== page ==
Figure 5. Box- and Whisker plots of land use classes (x-Axis) and ES values (y-Axis) for fine resolution timber production.

Figure 6. Box- and Whisker plots of land use classes (x-Axis) and ES values (y-Axis) for coarse resolution scenic beauty across all sites.


EU Member States are required to map ES by 2014 as stated under Target 2, Action 5 of the Biodiversity Strategy [86]. Similarly, various U.S. government agencies are beginning to work on quantifying, valuing, and mapping ES [87] resulting for example in the recent release of the first “EnviroAtlas,” which delivers 250 ES-related data layers to users ([88]) (and in a proliferation of modeling and mapping approaches [89]. Due to the different approaches (including different choice of scales, model complexity, data inputs, and output metrics) used in the different countries, the comparability of results across administrative boundaries will be difficult [17]. If better knowledge about the effects of up- and downscaling of mapped ES estimates were available, decision makers could better identify priority areas and policy measures at aggregated levels, such as the European level [18].

Mapped ES for four different mountainous case studies at two different resolutions using similar mapping approaches showed significant differences in ES estimates across scales. For some services such as carbon sequestration, scale differences were minor across all case study sites. In contrast, the other services showed differences between fine and coarse resolution estimates of up to 329%. Differences in ES estimates at different resolutions can be related to terrain properties. The spatial pattern analysis showed that the sharper the gradients, the more consistent spatial pattern is observed between resolutions: in lower-TRI regions with smoother biophysical gradients, more information on the spatial pattern of ES estimates was lost with changes in resolution. Our results showed that changes in ES values were greatest in Puyallup for all services except scenic beauty, where differences were greatest in Trentino (both case study sites characterized by a lower TRI values). Furthermore, changes in the spatial pattern between resolutions tended to be greatest for the lower-TRI case study sites - Puyallup and Trentino - except for flood regulation, where changes were greatest in Stubai. This seems to confirm that compressed topography and vertical gradients lead to more isolated social-ecological systems, where mountain biophysical systems share a long-term co-evolution with humans ­ an interdependency that results in tightly coupled but highly diverse mountain social-ecological systems [90].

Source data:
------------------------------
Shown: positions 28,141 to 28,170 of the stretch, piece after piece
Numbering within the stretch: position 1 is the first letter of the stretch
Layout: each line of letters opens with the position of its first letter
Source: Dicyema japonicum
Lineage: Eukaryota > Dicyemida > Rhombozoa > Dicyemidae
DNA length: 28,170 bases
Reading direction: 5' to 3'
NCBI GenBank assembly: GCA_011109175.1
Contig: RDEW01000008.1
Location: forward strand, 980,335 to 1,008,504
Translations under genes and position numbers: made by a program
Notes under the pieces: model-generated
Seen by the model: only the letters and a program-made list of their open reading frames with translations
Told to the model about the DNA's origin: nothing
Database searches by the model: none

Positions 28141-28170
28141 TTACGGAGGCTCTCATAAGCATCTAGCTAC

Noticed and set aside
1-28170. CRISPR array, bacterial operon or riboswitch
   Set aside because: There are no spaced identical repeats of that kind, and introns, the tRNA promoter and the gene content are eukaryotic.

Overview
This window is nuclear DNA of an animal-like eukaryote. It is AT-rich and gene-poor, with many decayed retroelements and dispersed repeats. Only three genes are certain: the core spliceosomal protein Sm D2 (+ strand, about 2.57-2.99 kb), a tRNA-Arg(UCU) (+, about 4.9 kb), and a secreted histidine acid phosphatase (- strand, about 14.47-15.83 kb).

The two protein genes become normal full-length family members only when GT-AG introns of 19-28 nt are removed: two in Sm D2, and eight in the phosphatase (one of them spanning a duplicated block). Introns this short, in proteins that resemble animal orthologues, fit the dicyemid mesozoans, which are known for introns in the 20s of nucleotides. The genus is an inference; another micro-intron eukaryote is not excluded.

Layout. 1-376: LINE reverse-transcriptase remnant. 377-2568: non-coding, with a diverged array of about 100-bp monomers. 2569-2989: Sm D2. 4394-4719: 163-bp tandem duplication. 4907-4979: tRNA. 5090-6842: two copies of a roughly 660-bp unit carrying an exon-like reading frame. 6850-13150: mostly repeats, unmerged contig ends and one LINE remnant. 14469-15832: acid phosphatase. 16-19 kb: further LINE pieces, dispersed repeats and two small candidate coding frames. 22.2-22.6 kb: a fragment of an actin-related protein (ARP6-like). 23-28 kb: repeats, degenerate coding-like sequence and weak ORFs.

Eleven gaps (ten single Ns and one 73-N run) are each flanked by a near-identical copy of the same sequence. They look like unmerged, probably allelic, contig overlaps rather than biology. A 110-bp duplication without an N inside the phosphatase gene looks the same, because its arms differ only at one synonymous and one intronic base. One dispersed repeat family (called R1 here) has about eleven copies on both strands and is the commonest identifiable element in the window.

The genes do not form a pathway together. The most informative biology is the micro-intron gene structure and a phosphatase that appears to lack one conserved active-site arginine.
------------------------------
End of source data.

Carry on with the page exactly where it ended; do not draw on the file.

However, the effect of increasing differences in ES estimates in lower-TRI areas was not consistent across the four case studies, although there was a tendency for resolution differences to be greater in lower TRI areas. This inconsistency was caused by the differences in the models applied; in all cases the selected models were adapted to local data and site-specific conditions. The models generally used similar approaches to generate estimates with analogous metrics, but in a multi-continent comparative study, it is likely unrealistic to expect model structure and data inputs to be identical. If a model strongly depended on LULC data, land use classification error, e.g., caused by MAUP, was directly incorporated into the ES estimates. This calls for a “science of scale” in mapping ES, in which scale is included as an explicitly stated variable in the analysis (similar to the call by Meentemeyer and Box [91] for the development of a “science of scale” in ecology), particularly when developing policy strategies in data poor environments or comparing values across sites or countries.